Your student comes to your classroom with complete openness, with no armor.
Imagine the soft belly of a hedgehog – this is your student. You should always bring this image into your mind in your classroom setting.
If you forget about the student’s tender side and accidently shift towards the “arena” during your lesson, it may greatly affect your student’s desire to learn. He/she will lose any feeling of support or security. It is really easy to hurt your students because their trust in you makes them very vulnerable.
Of course, your older students will be “fledged” sooner or later and will decide to challenge you; they will then enter the “arena” stage. All schools develop their students in this way.
However, at the beginning it is very important to build a strict boundary between the “arena” and the “classroom.” It is important to remember that the teacher’s place is on the same side as the student – not on the opposite side. The challenges of gaining the new knowledge – this is what the formal “opponent” actually is. It only makes sense to fight this problem together—in a partnership between teacher and student.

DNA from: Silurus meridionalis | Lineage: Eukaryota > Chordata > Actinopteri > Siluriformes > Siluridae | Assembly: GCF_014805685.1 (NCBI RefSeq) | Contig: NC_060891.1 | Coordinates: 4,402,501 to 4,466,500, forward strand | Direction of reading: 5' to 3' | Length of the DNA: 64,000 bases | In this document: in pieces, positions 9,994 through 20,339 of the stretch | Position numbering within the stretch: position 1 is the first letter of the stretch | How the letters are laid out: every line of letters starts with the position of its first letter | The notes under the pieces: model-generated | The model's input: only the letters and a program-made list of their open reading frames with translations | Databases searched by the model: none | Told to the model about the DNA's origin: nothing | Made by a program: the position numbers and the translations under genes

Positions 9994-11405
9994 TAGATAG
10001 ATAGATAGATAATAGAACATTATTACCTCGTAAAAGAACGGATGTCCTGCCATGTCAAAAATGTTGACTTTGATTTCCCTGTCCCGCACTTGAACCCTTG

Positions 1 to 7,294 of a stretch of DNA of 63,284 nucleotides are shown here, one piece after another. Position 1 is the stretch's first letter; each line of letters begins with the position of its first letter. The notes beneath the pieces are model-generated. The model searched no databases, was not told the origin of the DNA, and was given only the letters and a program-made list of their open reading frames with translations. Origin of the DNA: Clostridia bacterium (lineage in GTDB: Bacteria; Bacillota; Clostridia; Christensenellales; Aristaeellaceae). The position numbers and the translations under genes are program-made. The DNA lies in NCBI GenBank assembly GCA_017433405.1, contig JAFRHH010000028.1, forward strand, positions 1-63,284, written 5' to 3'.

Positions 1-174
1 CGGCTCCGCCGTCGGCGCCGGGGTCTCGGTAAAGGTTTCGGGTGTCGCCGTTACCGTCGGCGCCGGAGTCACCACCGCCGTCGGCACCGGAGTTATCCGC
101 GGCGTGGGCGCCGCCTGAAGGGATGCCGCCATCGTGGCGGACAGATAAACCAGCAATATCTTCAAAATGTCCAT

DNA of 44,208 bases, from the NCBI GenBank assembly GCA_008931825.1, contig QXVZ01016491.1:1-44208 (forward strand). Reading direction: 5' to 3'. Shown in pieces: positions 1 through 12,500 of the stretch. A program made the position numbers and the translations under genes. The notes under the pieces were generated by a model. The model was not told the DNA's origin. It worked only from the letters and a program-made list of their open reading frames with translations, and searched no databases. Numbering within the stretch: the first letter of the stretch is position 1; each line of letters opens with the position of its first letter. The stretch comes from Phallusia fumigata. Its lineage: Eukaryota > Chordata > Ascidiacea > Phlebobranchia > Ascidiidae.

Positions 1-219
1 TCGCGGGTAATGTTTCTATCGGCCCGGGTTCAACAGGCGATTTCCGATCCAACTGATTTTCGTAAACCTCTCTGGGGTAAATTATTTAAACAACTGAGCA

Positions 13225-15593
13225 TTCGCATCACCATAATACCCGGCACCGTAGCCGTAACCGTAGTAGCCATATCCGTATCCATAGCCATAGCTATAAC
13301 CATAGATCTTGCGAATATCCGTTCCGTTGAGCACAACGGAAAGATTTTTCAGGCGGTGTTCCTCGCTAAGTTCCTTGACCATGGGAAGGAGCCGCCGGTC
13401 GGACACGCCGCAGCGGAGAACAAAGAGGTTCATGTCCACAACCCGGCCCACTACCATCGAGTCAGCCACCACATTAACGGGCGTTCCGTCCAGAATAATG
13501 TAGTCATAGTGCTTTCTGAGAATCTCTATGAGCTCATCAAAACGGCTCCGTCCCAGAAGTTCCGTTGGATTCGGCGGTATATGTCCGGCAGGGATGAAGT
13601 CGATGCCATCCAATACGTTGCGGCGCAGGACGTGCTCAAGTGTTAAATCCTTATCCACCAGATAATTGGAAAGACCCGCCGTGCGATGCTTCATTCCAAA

Your student can’t be a knocker, a critic or an ally of you personally. He/she can be such only towards the subject that you teach. Your personal responsibility is to help your student to handle all the obstacles in learning new information. Any fight – open or hidden – with your student or the family of your student damages a student’s learning in the “classroom” setting.
Here is an example.
If a student came to class without completing her homework, she didn’t do it to annoy you. It’s her resistance to the material, not you. Either the material was too complicated or the motivation was too weak.